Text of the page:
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How is Lactose Removed From Milk

By Edited Nov 13, 2013 0 0

Lactose Free Milk

Many people suffer from a condition of lactose intolerance and must be careful regarding what dairy products they consume.  In response to this need, the dairy industry began producing lactose free milk.  What is lactose and how is lactose removed from milk and other dairy products?

 What is Lactose?

 The quick definition of lactose is it is a disaccharide sugar which is found in milk.  For the layperson, this means little and needs more explanation.  First one must know what a monosaccharide is and how it relates to a disaccharide.  A monosaccharide is the most basic unit of a carbohydrate which in turn means it is the simplest form of sugar. A disaccharide is a carbohydrate unit formed when two monosaccharides undergo a condensation process (water is removed). Lactose is milk sugar and is made of the two monosaccharides glucose and galactose.

Lactose in milk accounts for about two-eight percent of the weight.  Since cheese is made from milk, it too contains lactose, though usually not as much.  Cheese is made from whey which is the remaining liquid after milk is curdled and strained.  The whey contains a little fewer than five percent lactose by weight.

 Lactose in milk was discovered by Fabriccio Bartoletti in 1619; but not identified as a sugar until over a hundred years later when Carl Wilhelm Scheele did so.  Lactose is often used in the pharmaceutical arena as a filler for pills.  The food industry uses lactose for several purposes for example as a stabilizer of aromas.

 How is Lactose Free Milk Made?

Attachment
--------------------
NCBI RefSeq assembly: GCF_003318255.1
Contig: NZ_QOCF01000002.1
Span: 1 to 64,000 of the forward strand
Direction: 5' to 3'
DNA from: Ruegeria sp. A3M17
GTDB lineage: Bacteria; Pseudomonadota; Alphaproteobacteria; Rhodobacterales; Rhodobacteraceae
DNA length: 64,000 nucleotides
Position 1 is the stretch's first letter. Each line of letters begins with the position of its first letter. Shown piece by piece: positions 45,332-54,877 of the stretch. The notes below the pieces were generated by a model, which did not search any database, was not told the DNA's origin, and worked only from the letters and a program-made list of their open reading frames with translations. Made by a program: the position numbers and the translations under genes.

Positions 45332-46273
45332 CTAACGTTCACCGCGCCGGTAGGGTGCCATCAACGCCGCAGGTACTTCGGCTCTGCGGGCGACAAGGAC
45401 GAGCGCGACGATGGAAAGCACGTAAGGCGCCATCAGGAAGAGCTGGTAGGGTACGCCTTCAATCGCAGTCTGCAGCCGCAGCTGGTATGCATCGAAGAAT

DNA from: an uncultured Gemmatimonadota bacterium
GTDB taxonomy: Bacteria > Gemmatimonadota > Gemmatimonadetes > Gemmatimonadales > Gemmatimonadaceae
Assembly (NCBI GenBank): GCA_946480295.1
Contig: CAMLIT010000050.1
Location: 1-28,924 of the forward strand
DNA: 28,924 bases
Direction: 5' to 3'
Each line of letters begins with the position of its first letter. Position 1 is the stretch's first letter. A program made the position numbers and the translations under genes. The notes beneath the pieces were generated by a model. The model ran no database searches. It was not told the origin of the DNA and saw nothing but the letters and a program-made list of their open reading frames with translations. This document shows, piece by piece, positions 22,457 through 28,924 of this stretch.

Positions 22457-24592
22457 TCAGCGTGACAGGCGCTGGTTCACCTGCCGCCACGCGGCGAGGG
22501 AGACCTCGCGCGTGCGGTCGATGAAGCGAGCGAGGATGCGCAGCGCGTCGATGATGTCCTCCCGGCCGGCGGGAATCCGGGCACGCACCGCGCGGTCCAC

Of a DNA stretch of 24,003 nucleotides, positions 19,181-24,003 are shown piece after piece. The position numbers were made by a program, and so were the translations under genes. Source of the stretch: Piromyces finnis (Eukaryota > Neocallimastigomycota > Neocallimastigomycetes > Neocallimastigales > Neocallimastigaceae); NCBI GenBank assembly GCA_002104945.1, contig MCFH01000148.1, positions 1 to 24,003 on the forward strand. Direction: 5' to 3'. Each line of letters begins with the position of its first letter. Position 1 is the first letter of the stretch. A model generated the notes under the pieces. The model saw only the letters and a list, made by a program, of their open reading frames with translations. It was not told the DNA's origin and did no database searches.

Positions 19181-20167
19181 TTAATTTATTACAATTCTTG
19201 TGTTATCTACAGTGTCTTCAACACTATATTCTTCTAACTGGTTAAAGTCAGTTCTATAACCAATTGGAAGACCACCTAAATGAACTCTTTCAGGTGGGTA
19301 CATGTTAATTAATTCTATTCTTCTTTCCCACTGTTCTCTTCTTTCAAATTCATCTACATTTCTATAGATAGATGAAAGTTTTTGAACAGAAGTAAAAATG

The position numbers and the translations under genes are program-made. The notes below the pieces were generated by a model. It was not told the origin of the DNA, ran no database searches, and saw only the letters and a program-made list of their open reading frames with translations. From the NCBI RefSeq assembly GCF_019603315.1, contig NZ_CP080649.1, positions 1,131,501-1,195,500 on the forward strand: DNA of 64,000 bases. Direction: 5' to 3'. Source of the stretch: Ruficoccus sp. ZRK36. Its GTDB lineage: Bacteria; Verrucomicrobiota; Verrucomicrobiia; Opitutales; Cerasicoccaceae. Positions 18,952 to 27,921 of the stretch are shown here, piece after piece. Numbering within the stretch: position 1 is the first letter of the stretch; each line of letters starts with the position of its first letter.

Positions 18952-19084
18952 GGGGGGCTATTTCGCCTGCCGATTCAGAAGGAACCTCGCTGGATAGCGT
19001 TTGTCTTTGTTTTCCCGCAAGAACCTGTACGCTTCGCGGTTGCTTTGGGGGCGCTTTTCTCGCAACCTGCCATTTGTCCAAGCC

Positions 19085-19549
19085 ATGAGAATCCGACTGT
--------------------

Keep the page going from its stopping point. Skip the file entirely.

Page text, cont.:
Contrary to belief, lactose is not actually removed from products.  Instead, manufacturers alter the composition of lactose by converting it into more easily digested molecules.  They do this by adding a chemical to lactose.   Lactose free milk is produced by adding small amounts of lactase, an enzyme the human body produces to aid in digestion.

 When the lactase is added, the lactose reacts by dividing back into the glucose and galactose molecules. This will make the lactose-free milk taste a bit sweeter because glucose and galactose bind tightly to the taste buds whereas lactose does not.  Not all dairy products need additional processing to be lactose-free.  Some, such as yogurt already have a built in process; yogurt’s bacteria makes the chemical reaction.

 Lactose Intolerance

 Intolerance to lactose can happen at any age.  People may have no problems with lactose and later in their lives begin to experience symptoms of lactose intolerance.  These symptoms include stomach bloating, gas, cramps, nausea or diarrhea after drinking milk or eating other dairy products. 

 Intolerance of this milk sugar comes from the body producing  an inadequate amount of the enzyme lactase.  Lactase is what breaks down and metabolizes the lactose in milk.  This happens in the duodenum and if there is not sufficient lactase, the lactose molecules are passed into the colon intact where they are fermented and cause the discomforting problems.

 Lactase deficiency is diagnosed as one of the following:

  • Primary: this is the most common and is genetic. It only attacks adults and is caused by the absence of a lactose persistent allele.
  • Secondary, acquire, or transient: this deficiency is caused by injury to the small intestine and usually occurs in infancy.
  • Congenital: this is a very rare genetic disorder occurring on a recessive non-sex chromosome that prevents lactase production from birth. 

 Lactose-free products are easily consumed by those with intolerance because the lactose has already been digested into its two monosaccarides; therefore no lactase enzyme is needed to digest the product.  The intestinal tract can absorb these smaller sugars directly into the bloodstream, thus avoiding symptoms of lactose intolerance.  Alternatives to lactose –free milk is consuming milk substitutes such as soy milk, rice milk or almond milk.

 

 

 References:

www.livestrong.com/article/337301-how-is-lactose-free-milk-made

www.sciencedaily.com/articles

www.wikipedia.com

www.whatislactose.com

 

The cpyright of the article “How is Lactose Removed From Milk” is owned by Cheryl Weldon and permission to republish in print or online must be granted by the author in writing.


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